The Holy Spirit is the power of God. It is the means through which He accomplishes His will. Verse 7 teaches us a great deal about this. God the Father is a Personality. He is located in one place at one time, just as we are. But His ability to insert Himself into and affect events anywhere in His creation is contained within the power that emanates from His mind.

It is His Spirit—which emanates from His mind—that enables Him to be everywhere all at once, if He so desires. It gives Him the ability to keep track of all of us. It gives Him the ability to be with a person in Charlotte or someone in Los Angeles or another in Chicago. Wherever we are, He can be there because by His mind He is able to concentrate His attention in those areas.

We lack power like that. We have limited imitations of it. We can concentrate our attention in a very limited way on certain things, events, or places. But He can concentrate His attention in many areas at the same time by the spiritual power that emanates from His awesome mind.

John W. Ritenbaugh
The Holy Spirit

Psalm 139:7

The psalmist does not really want to flee. He is posing ideas and questions so that we can see that wherever we are, we are always under God's scrutiny. God is a positive spirit. Everything that He creates has positive function and beauty. His intention in everything for us is always positive, right, and good. He does everything in love and concern for our well-being so that we will fit within His purpose, and it will be worked out in our lives. Psalms 139 contains no negative connotations.

From this, because His mind permeates the entirety of His creation, we ought to derive great confidence that God is always with us. He is omnipotent. He is omnipresent. He is actively using His powers, His Spirit, to govern and manage His creation.

The beginning of the source of all power is in the mind. Remember, man is in God's image. A man may make tools to intensify his powers, but the real power is in the mind because without it, he would not be able to create the tool that expands his powers.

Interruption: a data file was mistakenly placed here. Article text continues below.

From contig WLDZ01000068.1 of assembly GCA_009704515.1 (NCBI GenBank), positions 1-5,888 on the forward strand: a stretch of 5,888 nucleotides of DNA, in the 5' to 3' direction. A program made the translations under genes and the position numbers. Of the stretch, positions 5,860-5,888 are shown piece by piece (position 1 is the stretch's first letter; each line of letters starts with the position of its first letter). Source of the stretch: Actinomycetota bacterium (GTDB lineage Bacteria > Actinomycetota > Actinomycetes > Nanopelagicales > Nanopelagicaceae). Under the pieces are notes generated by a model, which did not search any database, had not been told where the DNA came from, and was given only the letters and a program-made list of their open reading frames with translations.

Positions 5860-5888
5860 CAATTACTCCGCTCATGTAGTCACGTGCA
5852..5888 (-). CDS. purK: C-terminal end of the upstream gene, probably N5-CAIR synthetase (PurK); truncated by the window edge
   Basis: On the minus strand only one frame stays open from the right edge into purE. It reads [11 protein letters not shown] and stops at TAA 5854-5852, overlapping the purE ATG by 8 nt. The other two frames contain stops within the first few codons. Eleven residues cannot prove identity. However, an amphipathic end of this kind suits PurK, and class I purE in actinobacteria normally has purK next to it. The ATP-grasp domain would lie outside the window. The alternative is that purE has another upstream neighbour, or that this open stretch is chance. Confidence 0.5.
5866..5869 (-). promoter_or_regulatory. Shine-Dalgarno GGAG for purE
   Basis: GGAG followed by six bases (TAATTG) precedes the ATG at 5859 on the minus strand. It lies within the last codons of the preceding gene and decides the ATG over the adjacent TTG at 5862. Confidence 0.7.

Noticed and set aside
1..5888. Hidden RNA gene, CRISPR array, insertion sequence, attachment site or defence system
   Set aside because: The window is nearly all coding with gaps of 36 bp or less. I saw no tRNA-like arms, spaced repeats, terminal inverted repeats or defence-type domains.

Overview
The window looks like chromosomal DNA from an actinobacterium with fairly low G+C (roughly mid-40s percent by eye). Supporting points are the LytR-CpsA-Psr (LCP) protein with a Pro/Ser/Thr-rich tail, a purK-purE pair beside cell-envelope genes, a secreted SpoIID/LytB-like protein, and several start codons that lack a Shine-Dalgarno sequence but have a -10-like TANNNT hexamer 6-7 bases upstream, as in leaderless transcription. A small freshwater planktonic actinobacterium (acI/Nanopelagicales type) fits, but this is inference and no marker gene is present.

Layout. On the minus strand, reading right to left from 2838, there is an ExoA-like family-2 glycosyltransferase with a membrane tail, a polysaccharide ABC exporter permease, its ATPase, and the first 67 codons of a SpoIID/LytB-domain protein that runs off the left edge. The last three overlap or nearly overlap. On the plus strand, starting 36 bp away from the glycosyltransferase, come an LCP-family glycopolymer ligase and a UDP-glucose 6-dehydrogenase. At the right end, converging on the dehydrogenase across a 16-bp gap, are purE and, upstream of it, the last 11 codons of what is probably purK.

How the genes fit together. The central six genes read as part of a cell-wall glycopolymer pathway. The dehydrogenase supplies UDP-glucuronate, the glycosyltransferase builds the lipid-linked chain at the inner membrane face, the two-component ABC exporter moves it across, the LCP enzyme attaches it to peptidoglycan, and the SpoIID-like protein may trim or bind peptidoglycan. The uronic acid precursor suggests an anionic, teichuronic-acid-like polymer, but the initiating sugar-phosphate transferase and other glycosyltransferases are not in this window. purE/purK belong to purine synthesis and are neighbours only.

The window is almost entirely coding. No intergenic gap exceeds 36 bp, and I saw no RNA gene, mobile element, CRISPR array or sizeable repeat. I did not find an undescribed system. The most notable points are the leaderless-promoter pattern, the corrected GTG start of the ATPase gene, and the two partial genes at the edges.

God's Holy Spirit is the essence of His mind. Just like a man, His power resides there too, only He does not have to use steam shovels and power tools to get things done. He speaks, and the laws He has created go to work. The tool by which He carries everything out is His Spirit, the essence of His mind.

John W. Ritenbaugh
The Right Use of Power

Psalm 145:18

The question is, "How near?" This question has to be asked because many times we feel that God has gone way off somewhere. But how near is He? We have to ask this because the Bible describes Him as a God who is both far and near; He is both at the same time.

He is far in recognition of His sovereignty and of His position in relation to the rest of the creation. He is far above us in that regard. He is over all and directs and controls everything, always with His overall purpose in mind.

If we desire to have a good relationship with God, we will have to take this last factor into consideration, because it affects our lives. He does everything with His overall purpose in mind. There are occasions when He may be "unable" to act in our behalf on one of our requests of Him, because other people's situations whose lives touch on ours must be resolved first. A clear example of this is the book of Job.

Job was totally unaware of what was being worked out through, around, and about him. Even Satan was having something proved to him by God, because He challenged him. In the vernacular of today, God said to the Devil, "Okay, Satan. See if you can break Job. I challenge you to see if you can break him."

Satan could not break Job. The man stood his ground, even though he got battered mightily in the process, not really understanding what was happening. He undoubtingly appealled to God, but He could not answer because other things were being worked out through, around, and about in Job, of which he was totally unaware.